Walking Tall: Robotic Legs Let Wheelchair Users Walk Again

So far, we’ve been impressed by a number of rad new wheelchair designs, but do you know what’s even better than cruising around in a nice new wheelchair? A toe-stomping exoskeleton that allows paraplegics to walk around and plow down every last thing in their way, that’s what. A New Zealand company designed Rex (or Robotic Exoskeleton) to help disabled people regain the ability to walk again.

It’s easy enough for the user to transfer himself from wheelchair (or chair, or bed) into Rex. Then, using just a joystick and a few simple shifts of body weight, the user can navigate flat surfaces, ramps, slopes and even stairs with ease. Rex is the result of more than seven years of research and development by two engineers who both grew up with wheelchair-using mothers.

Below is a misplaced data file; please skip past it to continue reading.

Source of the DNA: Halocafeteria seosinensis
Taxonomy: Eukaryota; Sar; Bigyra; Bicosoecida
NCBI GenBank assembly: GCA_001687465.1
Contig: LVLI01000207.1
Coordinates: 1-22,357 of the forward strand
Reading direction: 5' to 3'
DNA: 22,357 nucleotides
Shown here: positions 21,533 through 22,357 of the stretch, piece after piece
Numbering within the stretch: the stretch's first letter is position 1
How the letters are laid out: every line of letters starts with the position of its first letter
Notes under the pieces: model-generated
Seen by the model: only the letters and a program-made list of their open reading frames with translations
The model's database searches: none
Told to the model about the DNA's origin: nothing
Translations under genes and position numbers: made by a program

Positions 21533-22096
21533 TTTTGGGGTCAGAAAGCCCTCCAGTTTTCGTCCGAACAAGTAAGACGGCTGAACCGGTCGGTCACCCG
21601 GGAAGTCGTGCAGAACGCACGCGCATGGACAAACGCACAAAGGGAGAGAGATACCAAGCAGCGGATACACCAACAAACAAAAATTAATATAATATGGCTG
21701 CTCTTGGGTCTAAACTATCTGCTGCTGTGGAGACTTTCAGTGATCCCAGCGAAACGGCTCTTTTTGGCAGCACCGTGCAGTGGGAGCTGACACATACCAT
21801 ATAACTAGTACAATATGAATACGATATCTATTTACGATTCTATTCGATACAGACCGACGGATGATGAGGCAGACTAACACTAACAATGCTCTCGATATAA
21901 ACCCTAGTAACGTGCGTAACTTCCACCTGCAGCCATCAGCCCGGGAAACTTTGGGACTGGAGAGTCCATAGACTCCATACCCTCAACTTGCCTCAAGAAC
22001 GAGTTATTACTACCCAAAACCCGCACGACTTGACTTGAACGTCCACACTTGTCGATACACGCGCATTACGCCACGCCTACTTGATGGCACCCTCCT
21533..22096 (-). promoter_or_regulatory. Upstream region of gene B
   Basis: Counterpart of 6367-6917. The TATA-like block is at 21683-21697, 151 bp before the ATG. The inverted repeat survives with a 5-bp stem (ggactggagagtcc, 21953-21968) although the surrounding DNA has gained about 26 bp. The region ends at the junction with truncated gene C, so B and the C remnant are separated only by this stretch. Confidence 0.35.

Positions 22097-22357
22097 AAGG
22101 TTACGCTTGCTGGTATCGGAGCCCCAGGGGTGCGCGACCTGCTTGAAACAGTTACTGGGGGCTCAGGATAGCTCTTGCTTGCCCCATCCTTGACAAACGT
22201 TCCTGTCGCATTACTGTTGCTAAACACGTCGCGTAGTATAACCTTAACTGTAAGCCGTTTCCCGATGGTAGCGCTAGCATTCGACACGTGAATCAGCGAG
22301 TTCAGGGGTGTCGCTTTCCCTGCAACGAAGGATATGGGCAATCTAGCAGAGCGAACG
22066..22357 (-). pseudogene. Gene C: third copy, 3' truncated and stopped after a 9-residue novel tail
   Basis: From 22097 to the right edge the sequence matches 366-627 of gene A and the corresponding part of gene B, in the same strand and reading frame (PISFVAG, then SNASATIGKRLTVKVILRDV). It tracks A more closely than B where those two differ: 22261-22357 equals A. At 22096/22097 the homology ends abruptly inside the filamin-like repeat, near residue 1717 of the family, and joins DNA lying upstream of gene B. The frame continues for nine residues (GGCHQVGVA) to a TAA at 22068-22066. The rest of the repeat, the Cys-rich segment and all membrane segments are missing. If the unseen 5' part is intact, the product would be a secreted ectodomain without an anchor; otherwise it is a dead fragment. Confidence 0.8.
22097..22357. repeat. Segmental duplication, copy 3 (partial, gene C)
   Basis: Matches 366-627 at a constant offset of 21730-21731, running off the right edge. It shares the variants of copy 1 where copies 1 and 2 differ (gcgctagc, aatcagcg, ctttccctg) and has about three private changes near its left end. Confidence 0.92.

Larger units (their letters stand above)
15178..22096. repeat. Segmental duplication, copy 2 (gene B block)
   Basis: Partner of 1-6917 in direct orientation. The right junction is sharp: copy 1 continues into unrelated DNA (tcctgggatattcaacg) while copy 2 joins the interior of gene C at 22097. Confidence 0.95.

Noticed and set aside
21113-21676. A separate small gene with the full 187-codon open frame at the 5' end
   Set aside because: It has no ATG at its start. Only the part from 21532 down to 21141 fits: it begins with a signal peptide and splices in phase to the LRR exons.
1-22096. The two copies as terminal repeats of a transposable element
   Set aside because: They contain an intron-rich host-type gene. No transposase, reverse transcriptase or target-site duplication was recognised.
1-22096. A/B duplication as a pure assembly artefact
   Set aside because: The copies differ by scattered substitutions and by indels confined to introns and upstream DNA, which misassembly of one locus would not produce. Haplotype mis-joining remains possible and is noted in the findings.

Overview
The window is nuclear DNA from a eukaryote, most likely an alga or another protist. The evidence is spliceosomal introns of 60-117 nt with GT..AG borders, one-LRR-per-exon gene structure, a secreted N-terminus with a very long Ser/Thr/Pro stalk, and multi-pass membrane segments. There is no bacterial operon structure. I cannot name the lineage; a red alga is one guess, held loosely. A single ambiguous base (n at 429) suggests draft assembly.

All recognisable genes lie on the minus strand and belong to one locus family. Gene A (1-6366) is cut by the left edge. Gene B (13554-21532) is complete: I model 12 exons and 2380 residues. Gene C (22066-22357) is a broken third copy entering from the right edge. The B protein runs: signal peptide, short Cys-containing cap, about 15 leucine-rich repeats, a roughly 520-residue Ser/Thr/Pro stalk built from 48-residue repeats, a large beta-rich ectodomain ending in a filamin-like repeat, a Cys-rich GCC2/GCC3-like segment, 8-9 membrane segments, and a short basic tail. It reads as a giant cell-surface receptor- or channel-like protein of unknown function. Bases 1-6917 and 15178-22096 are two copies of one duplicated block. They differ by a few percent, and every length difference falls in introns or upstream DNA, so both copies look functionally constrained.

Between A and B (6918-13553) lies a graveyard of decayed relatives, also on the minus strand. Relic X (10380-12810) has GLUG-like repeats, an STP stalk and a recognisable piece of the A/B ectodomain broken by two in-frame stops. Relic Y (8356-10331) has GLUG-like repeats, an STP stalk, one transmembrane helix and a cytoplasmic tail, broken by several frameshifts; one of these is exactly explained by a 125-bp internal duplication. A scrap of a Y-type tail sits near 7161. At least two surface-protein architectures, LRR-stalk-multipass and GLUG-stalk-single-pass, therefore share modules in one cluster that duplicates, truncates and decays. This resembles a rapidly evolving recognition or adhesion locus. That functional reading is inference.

The Rex isn’t just a vision of futuristic mobility; it’s going to go on sale in New Zealand this year. The company is seeking FDA approval that will allow them to sell the device in the United States. The starting price of $150,000 might be a bit too steep for some users, but maybe it makes sense since the device is giving people an unexpected chance to walk again.

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See more in Cybernetics or under Technology. July, 2010.